|Author(s):||Forder, James |
|Reviewer(s):||Mazumder, Sandeep |
Published by EH.Net (June 2015)
James Forder, Macroeconomics and the Phillips Curve Myth. Oxford: Oxford University Press, 2014. ix + 306 pp. $90 (hardcover), ISBN: 978-0-19-968365-9.
Reviewed for EH.Net by Sandeep Mazumder, Department of Economics, Wake Forest University.
The Phillips curve has long been considered a workhorse of modern macroeconomics, and the term is thrown around frequently by both academics and central bankers alike, without much consideration as to its origin. In his book, James Forder forces us to reconsider the inception of this term, and how the model itself developed in the 1960s and 1970s in the macroeconomics literature.
In particular, in response to the foundational work of A.W.H. Phillips (1958) — where the negative relationship between inflation and unemployment is posited — three other papers stand head and shoulders above the others in the formation of the literature. Namely, Paul Samuelson and Robert Solow (1960) who argue that policymakers can choose a point along the Phillips curve, and then Edmund Phelps (1967) and Milton Friedman (1968) who introduced the movement of the curve itself via changes in inflation expectations.
At least, this is how the story goes according to the current literature. The author of this book argues that the true account of proceedings did not evolve in this aforementioned way at all. Further still, all of these so-called new findings to the literature were already widely known. Thus the term “myth” is used alongside “Phillips curve.”
In this book, James Forder successfully convinces the reader of many points, which indeed should force the current state of the inflation-unemployment literature to treat the formation of the story more carefully. For example, Phillips was not the first to discuss inflation-unemployment tradeoffs (David Hume, Irving Fisher, and Jan Tinbergen had already done so), while there is evidence that Phillips himself disregarded much of his own 1958 paper. Forder does an excellent job of highlighting Phillips’ key contributions, which does not include the discovery of an inflation (or wage change)-unemployment tradeoff. Namely, Phillips suggested that this relationship would be stable over time, and he was even revolutionary with his claims that wages were being driven by supply and demand without the need of considering social forces. Arguably, Phillips’ biggest contribution was the idea that an observable “law of motion” in economics might actually exist.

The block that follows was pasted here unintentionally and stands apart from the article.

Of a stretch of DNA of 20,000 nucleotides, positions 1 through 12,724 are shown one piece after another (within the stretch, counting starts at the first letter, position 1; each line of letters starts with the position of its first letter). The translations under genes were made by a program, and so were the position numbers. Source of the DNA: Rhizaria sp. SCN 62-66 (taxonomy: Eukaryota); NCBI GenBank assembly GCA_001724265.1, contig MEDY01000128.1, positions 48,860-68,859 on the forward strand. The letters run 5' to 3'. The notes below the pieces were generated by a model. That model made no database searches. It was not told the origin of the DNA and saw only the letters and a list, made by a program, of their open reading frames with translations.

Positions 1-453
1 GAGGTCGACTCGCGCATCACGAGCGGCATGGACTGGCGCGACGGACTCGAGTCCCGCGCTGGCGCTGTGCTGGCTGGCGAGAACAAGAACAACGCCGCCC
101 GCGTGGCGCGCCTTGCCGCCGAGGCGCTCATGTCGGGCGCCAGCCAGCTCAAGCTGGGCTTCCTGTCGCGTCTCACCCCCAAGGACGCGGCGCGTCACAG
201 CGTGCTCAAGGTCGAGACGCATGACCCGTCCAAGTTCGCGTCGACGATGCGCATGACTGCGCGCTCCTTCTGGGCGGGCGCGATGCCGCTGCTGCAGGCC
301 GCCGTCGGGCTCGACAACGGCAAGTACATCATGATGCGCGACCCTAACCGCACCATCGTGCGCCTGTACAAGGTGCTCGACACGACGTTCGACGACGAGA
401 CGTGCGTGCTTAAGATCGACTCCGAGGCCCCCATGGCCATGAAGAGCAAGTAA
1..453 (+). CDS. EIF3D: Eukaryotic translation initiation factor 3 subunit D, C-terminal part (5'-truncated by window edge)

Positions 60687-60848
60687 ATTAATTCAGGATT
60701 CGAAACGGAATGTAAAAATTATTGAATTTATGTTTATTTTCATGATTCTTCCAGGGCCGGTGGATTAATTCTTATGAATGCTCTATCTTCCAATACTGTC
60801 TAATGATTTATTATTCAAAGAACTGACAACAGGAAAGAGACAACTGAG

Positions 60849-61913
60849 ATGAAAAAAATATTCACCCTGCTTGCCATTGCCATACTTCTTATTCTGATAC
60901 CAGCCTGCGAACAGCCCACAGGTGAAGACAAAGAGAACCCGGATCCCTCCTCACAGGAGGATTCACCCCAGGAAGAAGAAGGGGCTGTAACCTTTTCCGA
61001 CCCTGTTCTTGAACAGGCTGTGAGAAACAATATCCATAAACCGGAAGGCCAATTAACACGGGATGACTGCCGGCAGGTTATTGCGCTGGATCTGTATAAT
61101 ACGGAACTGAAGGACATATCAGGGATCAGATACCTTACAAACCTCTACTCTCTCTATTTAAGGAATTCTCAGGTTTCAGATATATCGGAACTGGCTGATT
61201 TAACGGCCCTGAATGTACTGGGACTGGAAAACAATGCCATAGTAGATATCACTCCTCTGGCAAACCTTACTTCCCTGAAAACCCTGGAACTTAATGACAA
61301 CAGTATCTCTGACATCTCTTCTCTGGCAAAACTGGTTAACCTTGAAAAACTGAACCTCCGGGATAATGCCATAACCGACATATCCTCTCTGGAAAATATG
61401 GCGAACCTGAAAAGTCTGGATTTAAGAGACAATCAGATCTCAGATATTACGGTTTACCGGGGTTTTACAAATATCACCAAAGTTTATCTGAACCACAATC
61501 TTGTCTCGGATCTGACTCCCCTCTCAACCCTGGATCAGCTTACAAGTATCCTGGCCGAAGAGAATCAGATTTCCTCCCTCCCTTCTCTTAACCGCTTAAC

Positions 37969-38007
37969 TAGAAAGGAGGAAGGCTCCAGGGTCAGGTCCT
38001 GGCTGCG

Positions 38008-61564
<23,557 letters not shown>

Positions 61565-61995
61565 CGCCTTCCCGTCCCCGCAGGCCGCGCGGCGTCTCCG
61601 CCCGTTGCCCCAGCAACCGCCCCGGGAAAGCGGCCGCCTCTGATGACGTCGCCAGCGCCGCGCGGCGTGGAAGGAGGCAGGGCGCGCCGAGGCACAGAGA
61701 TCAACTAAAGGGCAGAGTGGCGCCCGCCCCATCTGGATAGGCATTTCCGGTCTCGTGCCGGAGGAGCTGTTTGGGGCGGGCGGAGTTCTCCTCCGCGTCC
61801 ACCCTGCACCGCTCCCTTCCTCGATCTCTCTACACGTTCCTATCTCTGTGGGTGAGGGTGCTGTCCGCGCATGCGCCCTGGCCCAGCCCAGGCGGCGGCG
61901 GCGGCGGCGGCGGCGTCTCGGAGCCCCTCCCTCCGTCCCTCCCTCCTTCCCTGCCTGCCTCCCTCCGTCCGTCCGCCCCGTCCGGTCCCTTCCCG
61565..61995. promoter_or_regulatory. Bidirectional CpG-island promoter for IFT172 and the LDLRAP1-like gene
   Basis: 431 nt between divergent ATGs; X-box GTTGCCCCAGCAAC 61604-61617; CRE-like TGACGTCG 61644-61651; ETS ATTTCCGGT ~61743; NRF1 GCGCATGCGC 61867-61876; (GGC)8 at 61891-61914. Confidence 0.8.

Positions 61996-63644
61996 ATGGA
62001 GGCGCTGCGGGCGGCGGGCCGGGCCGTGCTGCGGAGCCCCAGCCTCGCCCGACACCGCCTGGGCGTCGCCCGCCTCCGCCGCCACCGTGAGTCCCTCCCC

Likewise, Forder does a thorough job of convincing the reader that Samuelson and Solow (1960) were not pursuing “inflationism” in their paper, while Friedman (1968) was not the first to discuss expected price changes with regards to wage bargaining. Moreover, a persuasive case is made that Richard Lipsey (1960) is a paper that possibly belongs in the “hall of fame” when it comes to the formation of the Phillips curve as we know it today.
That being said, the book suffers from several problems with its arguments. One such problem is that the author condemns the literature for using the term “Phillips curve,” both in the past and today, in a way that does not resemble what Phillips had originally intended with his research back in 1958. Indeed it is true that the term “Phillips curve” can be used in a variety of different settings. But surely this makes Phillips’ contribution vital, not trivial. Yes, the model may not be used in the exact way he was originally thinking, but arguably he (and others) crucially began a new genre of the study of inflation-unemployment tradeoffs that has evolved in many different ways over the past few decades to what we have today. Another way of putting it is this: the curve today may not resemble what we find in Phillips (1958), but that does not mean that Phillips was not instrumental (whether by intention or fluke) in putting the subject matter at the forefront of macroeconomics, regardless of whether it happened a few years after he wrote or a few decades afterwards.